You might notice that there is no super telephoto lens in the gear listed above or in the gear I pack in the video review below. In my own photography, I'm moving away from long lens work in favor of more creative and environmental photography. But, if I wanted to, I could easily fit my 300 mm f/2.8 L IS I in the Pelican Air 1535. A Canon 500 or 600 mm f/4 L IS II, a body or two (gripped or pro), and some TCs and other accessories would also fit. But, note that I don't consider the Pelican Air 1535 to be the best option for the bird photographer except perhaps for specialized trips where having to check gear is a fairly high probability. Rolling the dice with the larger and just barely legal (and maybe not once it's stuffed full of gear and expanded a bit) Think Tank Airport Security is probably your best bet. I've noticed that the Think Tank bags look larger at the gate and tend to attract more scrutiny from dubious airline agents. But again, for a dedicated bird photographer, this just may be the price to pay. Another option of course is to use a backpack such as a Kiboko. Having this on your back and acting nonchalant always worked for me in the past :-)
Given the current state of air travel, being forced to check camera gear is a concern that, while unlikely, is real. If I would absolutely have to check my Pelican Air case, I would feel reasonably safe doing so (though I would probably order a whiskey in flight!).
But, I have a backup plan. I stuff a small portable backpack in my laptop bag (my personal item that goes under the seat). If forced to check the Pelican, I would take the most expensive/delicate pieces of gear out and place them (still in their Neoprene sleeves) in my little backpack and then carefully place that backpack in the overhead bin or under the seat in front of me. The Pelican Air 1535 could then be checked, and I would feel just fine about having some accessories and the like inside.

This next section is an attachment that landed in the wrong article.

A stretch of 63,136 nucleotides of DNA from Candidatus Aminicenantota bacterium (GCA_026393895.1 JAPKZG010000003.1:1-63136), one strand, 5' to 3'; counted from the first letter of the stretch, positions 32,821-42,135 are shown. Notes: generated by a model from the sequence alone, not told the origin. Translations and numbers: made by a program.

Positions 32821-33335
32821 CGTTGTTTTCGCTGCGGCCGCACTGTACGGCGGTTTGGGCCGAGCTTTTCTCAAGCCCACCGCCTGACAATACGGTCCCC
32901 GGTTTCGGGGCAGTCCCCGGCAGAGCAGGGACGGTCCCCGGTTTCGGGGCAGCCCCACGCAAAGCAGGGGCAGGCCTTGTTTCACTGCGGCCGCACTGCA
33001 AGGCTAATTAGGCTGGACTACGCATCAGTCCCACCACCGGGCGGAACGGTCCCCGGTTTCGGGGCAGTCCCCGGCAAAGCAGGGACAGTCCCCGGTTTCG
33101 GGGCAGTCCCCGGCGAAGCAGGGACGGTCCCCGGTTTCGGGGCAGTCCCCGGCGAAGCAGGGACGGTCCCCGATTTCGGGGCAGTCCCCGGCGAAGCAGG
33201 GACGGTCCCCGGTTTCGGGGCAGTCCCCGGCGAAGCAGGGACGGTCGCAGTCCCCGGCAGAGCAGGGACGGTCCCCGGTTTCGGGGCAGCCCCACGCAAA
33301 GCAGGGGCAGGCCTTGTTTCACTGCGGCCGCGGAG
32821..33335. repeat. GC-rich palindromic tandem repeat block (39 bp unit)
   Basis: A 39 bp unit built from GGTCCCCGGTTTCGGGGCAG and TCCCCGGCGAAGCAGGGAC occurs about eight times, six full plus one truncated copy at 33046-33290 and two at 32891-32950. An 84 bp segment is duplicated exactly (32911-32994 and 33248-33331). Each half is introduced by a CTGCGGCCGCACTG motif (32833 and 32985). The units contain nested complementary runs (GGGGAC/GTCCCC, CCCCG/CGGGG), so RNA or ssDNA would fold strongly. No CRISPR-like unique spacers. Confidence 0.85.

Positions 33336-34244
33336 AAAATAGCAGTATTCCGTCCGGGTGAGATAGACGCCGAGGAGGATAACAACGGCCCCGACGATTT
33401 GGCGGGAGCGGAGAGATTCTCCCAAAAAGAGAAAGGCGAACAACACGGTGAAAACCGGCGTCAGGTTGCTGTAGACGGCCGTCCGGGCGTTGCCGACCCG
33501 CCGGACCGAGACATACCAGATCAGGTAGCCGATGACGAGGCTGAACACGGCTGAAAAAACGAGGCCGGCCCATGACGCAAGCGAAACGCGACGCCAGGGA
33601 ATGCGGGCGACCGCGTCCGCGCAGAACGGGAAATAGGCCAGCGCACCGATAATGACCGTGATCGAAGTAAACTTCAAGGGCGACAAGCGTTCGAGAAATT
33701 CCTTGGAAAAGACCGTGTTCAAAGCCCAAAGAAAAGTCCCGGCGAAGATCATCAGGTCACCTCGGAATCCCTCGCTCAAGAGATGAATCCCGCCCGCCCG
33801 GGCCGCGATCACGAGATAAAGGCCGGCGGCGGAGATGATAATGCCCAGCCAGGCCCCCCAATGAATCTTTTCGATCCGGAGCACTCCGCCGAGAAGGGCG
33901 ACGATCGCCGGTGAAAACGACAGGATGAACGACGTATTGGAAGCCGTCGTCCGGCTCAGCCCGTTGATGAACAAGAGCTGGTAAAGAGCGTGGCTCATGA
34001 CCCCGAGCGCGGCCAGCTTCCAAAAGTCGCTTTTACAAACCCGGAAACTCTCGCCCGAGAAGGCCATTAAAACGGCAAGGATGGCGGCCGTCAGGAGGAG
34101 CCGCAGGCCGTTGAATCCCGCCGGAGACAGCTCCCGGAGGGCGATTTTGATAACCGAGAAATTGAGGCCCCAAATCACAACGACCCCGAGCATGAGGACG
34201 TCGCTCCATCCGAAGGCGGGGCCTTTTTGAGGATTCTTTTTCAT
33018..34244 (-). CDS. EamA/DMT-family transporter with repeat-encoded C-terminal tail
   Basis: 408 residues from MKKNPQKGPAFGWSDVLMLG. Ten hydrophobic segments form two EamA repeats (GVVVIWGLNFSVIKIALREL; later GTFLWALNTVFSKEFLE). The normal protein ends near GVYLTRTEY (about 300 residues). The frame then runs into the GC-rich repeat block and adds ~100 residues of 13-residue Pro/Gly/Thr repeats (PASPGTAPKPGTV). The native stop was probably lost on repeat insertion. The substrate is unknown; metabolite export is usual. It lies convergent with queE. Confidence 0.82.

Checking all of our camera gear is obviously the very last resort but it's good to have the peace of mind that my gear would most likely be safe even if faced with this worst-case scenario. And it sure is great to roll through the airport rather than shouldering a heavy backpack. Once I arrive to my destination, I love having the security of the Pelican case as I load my gear into buses and the beds of pickup trucks.
Once on site, I've been using small packs and a belt system for daily shooting. That works out pretty well, but on future trips, I am going to be incorporating Think Tank's Shapeshifter backpack. I can either use it as my second carry-on (it has a nice laptop sleeve and a slot in back that slips quite easily over the Pelican's rolling handle for walking through the airport). Or, since the Shapeshifter lays flat, I could simply pack it in my suitcase quite easily. The Shapeshifter would then serve as my gear pack for my daily shooting while in the field.
I find the Pelican Air 1535 to be a great option for the traveling photographer. I've taken it to Ecuador and Chile over the last few months, and it will be with me any time I travel outside of my home base in Costa Rica for my photography.